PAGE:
#### 2.2.2. Adaptive lag models

Adaptive lag models are models where each possible interaction is assigned a score which is a function of an estimated temporal lag, that hypothetically characterizes the interaction. This lag is estimated as the one which maximizes some score *S*. The lag between two genes *X* and *Y* is estimated as:

The parameter *l*_{max} is the maximum allowed lag. The adaptive lag methods implemented are based on the measure of mutual information (which is represented as *I*(*X; Y*), between two variables *X* and *Y*).

The *Time-Delay ARACNE* (Zoppoli et al., 2010) is an extension of the information theoretic algorithm ARACNE (Margolin et al., 2005). It is based on three steps: the first step estimates the times at which each gene starts to be differentially expressed (and the set of possible interactions is restricted to the directed interactions where the target gene has a start-of-regulation time higher than the start-of-regulation time of the source gene). The second step of the algorithm lags the temporal expression of each pair of genes, and finds the lag which maximizes the mutual information between the genes. The mutual information is estimated through a copula based approach. A copula transformation (a rank based empirical copula) is applied to the distribution, and a kernel density estimator is used to estimate the bivariate marginal distribution $\widehat{{p}}{(}{{X}}_{{i}}^{{t}}{,}{{X}}_{{j}}^{{t}{-}{l}}{)}$, for each gene *X*^{t}_{i} and each gene *X*^{t − l}_{j}. The directed edges whose lagged mutual information is higher than a defined threshold are kept in the graph. The third and final step of the algorithm applies the data processing inequality (DPI) property to break up fully connected triplets. A binary adjacency matrix, indicating the predicted interactions, is returned. We defined various values for the threshold and obtained different adjacency matrices. Each interaction is assigned a score equal to the number of times the interaction has been predicted in the returned adjacency matrices. The parameter *l*_{max} was set to 6 time points.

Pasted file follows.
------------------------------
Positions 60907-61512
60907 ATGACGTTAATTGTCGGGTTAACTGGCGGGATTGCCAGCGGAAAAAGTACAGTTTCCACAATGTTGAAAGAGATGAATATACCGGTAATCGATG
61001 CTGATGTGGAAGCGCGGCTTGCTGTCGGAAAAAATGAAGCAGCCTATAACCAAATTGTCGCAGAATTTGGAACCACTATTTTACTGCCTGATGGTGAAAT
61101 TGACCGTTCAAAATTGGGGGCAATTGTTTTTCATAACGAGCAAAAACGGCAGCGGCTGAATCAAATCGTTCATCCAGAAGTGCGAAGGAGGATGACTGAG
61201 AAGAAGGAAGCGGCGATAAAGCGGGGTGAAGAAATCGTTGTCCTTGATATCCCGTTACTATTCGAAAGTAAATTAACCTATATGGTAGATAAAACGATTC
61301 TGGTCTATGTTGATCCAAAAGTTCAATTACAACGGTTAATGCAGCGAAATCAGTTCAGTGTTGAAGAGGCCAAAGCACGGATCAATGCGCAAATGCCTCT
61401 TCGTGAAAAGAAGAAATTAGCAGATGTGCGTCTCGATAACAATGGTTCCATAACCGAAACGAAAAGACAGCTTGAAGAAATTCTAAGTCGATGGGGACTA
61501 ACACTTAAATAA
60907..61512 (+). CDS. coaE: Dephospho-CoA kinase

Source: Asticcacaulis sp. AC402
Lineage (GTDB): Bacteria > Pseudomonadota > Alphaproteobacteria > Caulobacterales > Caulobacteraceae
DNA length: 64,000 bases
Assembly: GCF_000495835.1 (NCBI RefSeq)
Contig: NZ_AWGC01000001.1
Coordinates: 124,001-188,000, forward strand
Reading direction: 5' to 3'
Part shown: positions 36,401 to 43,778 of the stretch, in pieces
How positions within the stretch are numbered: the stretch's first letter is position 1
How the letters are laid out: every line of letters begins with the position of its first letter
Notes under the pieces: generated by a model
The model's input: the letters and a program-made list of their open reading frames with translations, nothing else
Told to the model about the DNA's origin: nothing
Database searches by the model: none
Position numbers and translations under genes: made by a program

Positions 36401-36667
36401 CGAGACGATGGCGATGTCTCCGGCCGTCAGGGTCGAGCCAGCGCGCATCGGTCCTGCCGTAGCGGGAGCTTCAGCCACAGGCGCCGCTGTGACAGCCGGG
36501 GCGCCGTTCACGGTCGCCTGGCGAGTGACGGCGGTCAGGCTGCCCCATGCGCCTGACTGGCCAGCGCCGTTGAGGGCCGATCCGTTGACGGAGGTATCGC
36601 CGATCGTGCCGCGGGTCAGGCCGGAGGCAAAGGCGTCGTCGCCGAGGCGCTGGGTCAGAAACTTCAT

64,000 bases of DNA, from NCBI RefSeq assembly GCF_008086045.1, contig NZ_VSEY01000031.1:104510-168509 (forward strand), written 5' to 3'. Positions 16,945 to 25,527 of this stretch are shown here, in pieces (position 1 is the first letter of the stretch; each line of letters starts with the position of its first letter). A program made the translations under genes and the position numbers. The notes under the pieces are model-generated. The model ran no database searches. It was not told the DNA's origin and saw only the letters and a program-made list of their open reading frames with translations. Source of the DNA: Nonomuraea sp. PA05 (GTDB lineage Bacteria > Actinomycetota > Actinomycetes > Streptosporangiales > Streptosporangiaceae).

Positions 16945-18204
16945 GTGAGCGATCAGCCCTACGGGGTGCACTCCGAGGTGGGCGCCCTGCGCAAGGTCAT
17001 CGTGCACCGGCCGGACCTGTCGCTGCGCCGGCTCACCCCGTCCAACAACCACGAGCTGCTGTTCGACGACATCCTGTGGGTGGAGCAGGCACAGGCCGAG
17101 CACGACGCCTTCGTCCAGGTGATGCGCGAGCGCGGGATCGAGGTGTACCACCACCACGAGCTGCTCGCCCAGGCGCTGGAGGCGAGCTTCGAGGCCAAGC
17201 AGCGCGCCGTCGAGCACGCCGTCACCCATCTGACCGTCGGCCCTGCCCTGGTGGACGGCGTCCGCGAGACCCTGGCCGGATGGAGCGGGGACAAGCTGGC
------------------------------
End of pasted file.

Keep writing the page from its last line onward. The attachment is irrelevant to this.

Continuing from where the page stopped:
The *Time-lagged MRNET* is the dynamic extension of the MRNET algorithm (Meyer et al., 2007) which is based on the *minimum-Redundancy Maximum-Relevance* (mRMR) feature selection method (Ding and Peng, 2005). For each gene *Y*, it selects all other genes in a sequential manner. The first selected gene (added to the group of selected genes *S*) is the one that has the highest mutual information toward the target gene. The next gene to be selected, *X*^{mRMR}_{j}, is defined as the one which maximizes the following mRMR score, *u* − *r*:

where *u*_{j} and *r*_{j} are defined as follows:

The term *u*_{j} represents the relevance of *X*_{j} toward *Y* and the term *r*_{j} represents the redundancy of *X*_{j} with the previously selected genes in *S*. This process is repeated for all genes. To any pair of genes the MRNET algorithm assigns a score which is equal to the maximum between two mRMR scores: the mRMR score of the first when the second is the target, and the mRMR score of the second when the first is the target. The time-lagged MRNET is a modification of the MRNET algorithm (Lopes et al., 2012). Here, the mutual information considered by the algorithm (between each pair of genes) is a lagged mutual information. The lag is the one which maximizes the mutual information, as in the Equation (2). The estimation of lags allows to direct interactions, as the sign of the lags provide information on the direction of interactions. Therefore, the time-lagged MRNET returns directed interactions, as opposed to the standard undirected MRNET.

The *Time-lagged CLR* is the dynamic version of the *context likelihood of relatedness* (CLR) inference algorithm (Faith et al., 2007). CLR takes into account the fact that some genes exhibit, on average, a relatively high, or low, mutual information toward all the other genes. Each possible interaction between *X* and *Y* is assigned a score equal to ${{w}}_{{x}{y}}{=}\sqrt{{{z}}_{{x}}^{{2}}{+}{{z}}_{{y}}^{{2}}}$, where:

μ_{x} and σ_{x} are the empirical mean and the standard deviation of the mutual information between X and all the other genes. This way, the CLR score for an interaction between genes *X* and *Y* is higher for situations when both *X* and *Y*, or any of them, exhibit a low mutual information toward the majority of remaining genes in the dataset, compared with the otherwise situation. The time-lagged CLR is a modification of CLR (Lopes et al., 2012), just as the time-lagged MRNET is relative to MRNET.